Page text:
Sheffield Shield November 7, 2012

Brisbane curator defends Shield pitches

The Gabba curator Kevin Mitchell Jr has defended the pitches used in Sheffield Shield matches around Australia after criticism that too many of them have become green seamers in recent years. Michael Hussey this week spoke of his concerns that difficult domestic pitches were not adequately preparing players for Test cricket, and the coaches of South Australia and Victoria, Darren Berry and Greg Shipperd, have voiced similar sentiments.

No batsman has scored 1000 runs in a Shield season - once the benchmark for leading batsmen - since 2008-09, and the last spinner to take 30 wickets in a Shield summer was Bryce McGain in 2007-08. Bellerive Oval in Hobart has been one of the venues that has received criticism, especially after last week's match between Tasmania and South Australia was over in two and a half days, but Mitchell believes surfaces are not as bad as they seem.

"I think there's a lot of assumptions about that from people who aren't actually at the game," Mitchell said in Brisbane. "I think they probably should read some of the match referees' reports and captains' reports and then make their mind up after that. I think a lot of it's a bit unfair. Hobart is a hard gig. If you don't give something there for the first two innings, you struggle to get a result down there. It can be a flat wicket otherwise. It's a hard balancing act down there for sure."

The pitch problem came to a head last week, when Australia's Test players were in various cities around Australia preparing for the series against South Africa. Notably, the Hobart match offered so much for the fast bowlers that the Test offspinner Nathan Lyon bowled only four overs in the game, which the national coach Mickey Arthur said was disappointing and "is being addressed at a higher level".

At the Allan Border Field in Brisbane, Queensland and New South Wales players were given a challenging surface, while the MCG pitch for the match between Victoria and Western Australia also offered plenty for the fast men. Ricky Ponting, the leading Shield run scorer this summer, said the matches were less than ideal preparation for a Test series, but he empathised with curators.

I think probably on a whole [in] the last couple of years the balance has probably been slightly in the bowlers' favour. But getting wickets absolutely perfect every time is not easy either
Ricky Ponting on Australian pitches

"We have to remember though that we started a month earlier than the season normally starts in Australia," Ponting said. "You can probably understand that some of the wickets might be slightly underdone and underprepared. The wicket that we played on in Hobart last week that I can speak about, the whole surface of it had been relaid, the whole wicket block, and it was the first longer form game that had been played on the resurfaced wicket block.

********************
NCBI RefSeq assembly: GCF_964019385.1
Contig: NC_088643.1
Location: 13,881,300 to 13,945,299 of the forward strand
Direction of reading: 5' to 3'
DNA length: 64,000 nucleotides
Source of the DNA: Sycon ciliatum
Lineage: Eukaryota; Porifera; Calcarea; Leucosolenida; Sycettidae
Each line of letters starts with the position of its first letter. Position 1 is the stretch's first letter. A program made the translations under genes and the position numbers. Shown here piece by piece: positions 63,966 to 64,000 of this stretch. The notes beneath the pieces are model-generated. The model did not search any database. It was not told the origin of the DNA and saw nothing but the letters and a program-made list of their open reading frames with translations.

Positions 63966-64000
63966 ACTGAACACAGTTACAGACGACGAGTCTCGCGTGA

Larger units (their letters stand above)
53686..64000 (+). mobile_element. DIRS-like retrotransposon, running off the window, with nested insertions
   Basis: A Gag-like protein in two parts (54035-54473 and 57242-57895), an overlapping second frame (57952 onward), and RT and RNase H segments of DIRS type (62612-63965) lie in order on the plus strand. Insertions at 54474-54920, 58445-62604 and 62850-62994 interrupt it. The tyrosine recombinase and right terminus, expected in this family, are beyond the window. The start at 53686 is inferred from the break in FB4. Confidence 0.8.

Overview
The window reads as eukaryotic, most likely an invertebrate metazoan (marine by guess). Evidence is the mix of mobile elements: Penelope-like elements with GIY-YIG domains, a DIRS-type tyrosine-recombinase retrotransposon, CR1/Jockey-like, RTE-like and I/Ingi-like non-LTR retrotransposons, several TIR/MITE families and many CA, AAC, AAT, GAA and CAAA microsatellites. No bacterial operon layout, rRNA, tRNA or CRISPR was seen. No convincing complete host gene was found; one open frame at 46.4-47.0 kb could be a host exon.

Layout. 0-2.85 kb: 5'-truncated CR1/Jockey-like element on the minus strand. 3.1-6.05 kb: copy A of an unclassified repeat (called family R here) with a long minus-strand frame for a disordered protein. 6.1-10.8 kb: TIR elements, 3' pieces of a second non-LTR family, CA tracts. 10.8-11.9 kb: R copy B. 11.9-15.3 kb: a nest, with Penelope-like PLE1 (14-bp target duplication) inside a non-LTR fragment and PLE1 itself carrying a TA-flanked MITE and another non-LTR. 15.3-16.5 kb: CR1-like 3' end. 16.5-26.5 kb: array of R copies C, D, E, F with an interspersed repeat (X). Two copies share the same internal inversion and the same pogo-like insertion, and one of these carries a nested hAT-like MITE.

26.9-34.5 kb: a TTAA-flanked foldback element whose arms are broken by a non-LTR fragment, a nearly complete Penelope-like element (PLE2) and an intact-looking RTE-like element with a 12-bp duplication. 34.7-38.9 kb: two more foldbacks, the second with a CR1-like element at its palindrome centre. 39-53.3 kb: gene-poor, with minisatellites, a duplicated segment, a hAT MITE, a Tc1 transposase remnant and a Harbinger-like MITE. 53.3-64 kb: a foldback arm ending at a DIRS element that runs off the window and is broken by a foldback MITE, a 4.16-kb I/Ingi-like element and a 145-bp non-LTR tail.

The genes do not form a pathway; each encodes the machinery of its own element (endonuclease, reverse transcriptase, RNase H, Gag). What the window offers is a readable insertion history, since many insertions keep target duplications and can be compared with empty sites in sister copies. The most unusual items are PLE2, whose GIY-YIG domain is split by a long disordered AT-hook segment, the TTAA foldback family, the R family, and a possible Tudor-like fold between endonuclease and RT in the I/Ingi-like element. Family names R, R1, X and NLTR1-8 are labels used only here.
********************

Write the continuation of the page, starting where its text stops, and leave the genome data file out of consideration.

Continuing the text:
"That one was hard work for the top order down there. We had to chase 220 in the last innings of the game, which was only halfway through day three, and we couldn't get them. It was hard work for the batters. The same thing happened at Allan Border Field. That game only just went into the third day as well. If you're asking me as a batsman only, it probably wasn't perfect preparation going into a Test match here, but thankfully for me I'd had three other Shield games to spend plenty of time in the middle and feel good about my game before that.

"Someone like Pup [Michael Clarke], who's been dying to get some time in the middle and gets a wicket like he got last week is not ideal. There is a balance there somewhere. I think probably on a whole [in] the last couple of years the balance has probably been slightly in the bowlers' favour. But getting wickets absolutely perfect every time is not easy either."

The early-season start was an issue this year, with Shield cricket beginning in September for the first time to allow for an expanding cricket calendar. However, Berry, who is in his second summer as South Australia's coach, believes that "result" pitches have been an issue for a number of seasons, with all 16 matches at Bellerive, the WACA and the Gabba last season providing outright wins.

"States are looking to get results," Berry said earlier this week. "It is no coincidence that Queensland and Tasmania played in the Shield final [last season] and look how many games on their pitches finished in an outright - all of them."